With millions of people celebrating Easter this week (March 31-April 3), Visnews takes a look at an ancient custom--decorating easter eggs.
SCU & CU Women decorating eggs (2 shots)
CU Middle-aged woman
SCU Hands holding eggs
CU Design being traced onto eggs
CU Egg immersed in dye bath
CU Wax pins being heated over candle flame.
SV Group working
CU Decorated egg (2 shots)
CU Woman working (3 shots)
Initials BB/2200 SH/AE/BB/2214
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Background: With millions of people celebrating Easter this week (March 31-April 3), Visnews takes a look at an ancient custom--decorating easter eggs.
Decorated eggs have been associated with mythical and religious ceremonies from the earliest pagan times. But with the acceptance of Christianity, the tradition was adopted--and changed to symbolise the tomb from which Christ arose.
Ukrainian woman have been particularly adopt in the practice, with intricate designs handed down from mother to daughter for generations.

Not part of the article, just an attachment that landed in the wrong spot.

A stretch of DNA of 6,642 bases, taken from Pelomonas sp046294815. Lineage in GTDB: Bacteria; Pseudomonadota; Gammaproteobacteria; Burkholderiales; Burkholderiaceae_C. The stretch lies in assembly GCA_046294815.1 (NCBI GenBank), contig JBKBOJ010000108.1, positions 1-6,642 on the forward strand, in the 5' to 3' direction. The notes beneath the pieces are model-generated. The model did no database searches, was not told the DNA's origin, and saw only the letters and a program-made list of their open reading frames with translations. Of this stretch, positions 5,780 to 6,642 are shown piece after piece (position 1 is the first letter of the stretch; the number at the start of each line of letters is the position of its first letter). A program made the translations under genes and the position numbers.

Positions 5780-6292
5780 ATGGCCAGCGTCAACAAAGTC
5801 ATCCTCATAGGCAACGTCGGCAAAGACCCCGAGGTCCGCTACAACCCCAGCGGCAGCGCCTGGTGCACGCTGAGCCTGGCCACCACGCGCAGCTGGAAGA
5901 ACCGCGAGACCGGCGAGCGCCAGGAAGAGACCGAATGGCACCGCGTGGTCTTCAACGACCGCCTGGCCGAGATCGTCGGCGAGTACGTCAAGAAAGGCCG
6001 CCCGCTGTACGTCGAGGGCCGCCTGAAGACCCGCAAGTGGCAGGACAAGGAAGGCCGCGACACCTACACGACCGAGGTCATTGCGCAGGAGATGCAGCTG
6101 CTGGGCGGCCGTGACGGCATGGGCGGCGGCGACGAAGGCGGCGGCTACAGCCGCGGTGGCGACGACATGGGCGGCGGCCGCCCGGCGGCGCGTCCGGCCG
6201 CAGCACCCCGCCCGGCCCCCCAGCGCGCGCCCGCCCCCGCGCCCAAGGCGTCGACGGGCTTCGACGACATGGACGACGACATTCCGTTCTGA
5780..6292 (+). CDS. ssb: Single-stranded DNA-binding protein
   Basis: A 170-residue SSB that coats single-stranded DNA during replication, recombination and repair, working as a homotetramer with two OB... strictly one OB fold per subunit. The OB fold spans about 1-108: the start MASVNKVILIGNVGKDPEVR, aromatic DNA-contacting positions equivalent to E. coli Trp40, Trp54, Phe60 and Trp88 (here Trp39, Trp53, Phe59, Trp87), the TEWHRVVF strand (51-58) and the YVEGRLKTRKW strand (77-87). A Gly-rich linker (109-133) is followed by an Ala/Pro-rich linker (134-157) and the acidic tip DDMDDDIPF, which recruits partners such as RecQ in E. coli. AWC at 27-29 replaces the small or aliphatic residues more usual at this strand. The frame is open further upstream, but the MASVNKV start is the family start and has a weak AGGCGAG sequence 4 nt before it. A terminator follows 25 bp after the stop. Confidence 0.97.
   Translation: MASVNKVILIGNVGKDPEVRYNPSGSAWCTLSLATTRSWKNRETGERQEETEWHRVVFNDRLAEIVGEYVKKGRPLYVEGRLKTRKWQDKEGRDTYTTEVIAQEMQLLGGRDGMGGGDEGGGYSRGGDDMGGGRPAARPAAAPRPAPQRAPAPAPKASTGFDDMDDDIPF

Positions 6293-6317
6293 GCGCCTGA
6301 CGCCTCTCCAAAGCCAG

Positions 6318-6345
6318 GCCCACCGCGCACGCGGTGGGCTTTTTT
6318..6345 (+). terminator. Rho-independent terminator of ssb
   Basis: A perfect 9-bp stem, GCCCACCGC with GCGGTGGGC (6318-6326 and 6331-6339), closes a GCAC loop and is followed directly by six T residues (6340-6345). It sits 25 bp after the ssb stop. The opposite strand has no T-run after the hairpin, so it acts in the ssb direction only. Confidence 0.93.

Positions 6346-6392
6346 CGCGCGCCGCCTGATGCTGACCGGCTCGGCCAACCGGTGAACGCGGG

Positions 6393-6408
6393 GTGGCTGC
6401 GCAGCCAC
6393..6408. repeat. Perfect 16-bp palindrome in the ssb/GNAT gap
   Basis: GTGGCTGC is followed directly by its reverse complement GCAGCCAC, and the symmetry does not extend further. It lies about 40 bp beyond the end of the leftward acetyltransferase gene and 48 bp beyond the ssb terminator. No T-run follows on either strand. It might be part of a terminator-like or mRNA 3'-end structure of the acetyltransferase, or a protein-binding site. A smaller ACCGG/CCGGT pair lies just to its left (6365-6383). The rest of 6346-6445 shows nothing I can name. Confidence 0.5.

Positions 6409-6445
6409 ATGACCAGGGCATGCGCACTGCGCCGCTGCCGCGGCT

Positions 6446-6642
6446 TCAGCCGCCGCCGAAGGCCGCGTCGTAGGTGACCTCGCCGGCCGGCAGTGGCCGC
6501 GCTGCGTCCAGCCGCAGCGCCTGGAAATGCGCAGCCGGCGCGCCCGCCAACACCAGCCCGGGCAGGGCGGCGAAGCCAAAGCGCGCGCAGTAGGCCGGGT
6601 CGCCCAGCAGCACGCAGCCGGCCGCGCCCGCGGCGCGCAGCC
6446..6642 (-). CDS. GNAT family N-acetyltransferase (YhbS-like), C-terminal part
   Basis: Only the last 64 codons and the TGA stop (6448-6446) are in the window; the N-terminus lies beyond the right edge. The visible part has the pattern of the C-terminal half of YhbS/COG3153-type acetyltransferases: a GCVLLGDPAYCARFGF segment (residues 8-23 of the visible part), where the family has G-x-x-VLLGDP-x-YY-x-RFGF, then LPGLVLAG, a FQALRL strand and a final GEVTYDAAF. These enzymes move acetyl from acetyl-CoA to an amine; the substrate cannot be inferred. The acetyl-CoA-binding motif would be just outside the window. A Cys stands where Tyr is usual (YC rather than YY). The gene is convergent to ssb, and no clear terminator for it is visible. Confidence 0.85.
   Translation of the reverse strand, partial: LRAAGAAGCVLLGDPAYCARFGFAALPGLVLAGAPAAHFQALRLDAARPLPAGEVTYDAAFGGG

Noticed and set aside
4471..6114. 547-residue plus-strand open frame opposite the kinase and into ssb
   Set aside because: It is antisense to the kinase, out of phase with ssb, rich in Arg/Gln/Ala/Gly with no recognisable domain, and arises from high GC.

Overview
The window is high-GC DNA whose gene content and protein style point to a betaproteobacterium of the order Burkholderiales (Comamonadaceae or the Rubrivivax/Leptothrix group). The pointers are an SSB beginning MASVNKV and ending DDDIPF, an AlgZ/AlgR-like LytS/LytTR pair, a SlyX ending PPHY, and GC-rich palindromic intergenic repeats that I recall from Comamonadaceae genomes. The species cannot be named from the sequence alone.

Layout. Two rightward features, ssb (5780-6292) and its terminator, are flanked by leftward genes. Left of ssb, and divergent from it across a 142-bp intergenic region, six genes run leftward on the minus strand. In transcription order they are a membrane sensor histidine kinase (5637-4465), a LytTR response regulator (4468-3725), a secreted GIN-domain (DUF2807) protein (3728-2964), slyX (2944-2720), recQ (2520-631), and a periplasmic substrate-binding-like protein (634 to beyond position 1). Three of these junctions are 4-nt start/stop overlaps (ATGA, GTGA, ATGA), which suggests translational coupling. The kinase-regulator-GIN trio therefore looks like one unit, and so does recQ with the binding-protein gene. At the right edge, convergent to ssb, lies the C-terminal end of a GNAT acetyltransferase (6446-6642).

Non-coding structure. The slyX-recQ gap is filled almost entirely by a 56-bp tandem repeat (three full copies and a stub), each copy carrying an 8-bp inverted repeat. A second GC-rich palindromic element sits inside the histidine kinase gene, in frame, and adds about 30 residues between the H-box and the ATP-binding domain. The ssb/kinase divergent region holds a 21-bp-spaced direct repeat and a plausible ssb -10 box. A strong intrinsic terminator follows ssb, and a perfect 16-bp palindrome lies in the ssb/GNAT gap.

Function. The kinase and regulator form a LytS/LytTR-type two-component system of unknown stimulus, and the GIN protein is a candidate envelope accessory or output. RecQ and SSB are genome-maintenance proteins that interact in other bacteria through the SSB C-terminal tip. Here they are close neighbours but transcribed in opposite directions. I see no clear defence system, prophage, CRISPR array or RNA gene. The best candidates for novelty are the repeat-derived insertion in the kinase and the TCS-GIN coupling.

But, in the United States, Ukrainian immigrants gradually forsook the "old world" methods--except at Baltimore's International YWCA, where hundreds of women recently turned out for a class in egg painting.
SYNOPSIS: Decorating water eggs is a highly developed art form. These Ukrainian immigrants, living in Baltimore, are attending a special class in egg painting. In their homeland, designs are handed down from mother to daughter for generations.
It's a tricky process. The intricate patterns are first traced onto the eggs with a wax-filled pen. Then, the eggs are dipped repeatedly into a cold dye bath.
The last step involves burning off the protective wax to reveal the layers of colour. Designs like this one have been associated with mythical and religious ceremonies from the earliest pagan times.
When Christianity emerged, egg painting was changed to symbolise the tomb from which Christ rose. And, still the ancient tradition continues--despite plastic eggs and instant dyes.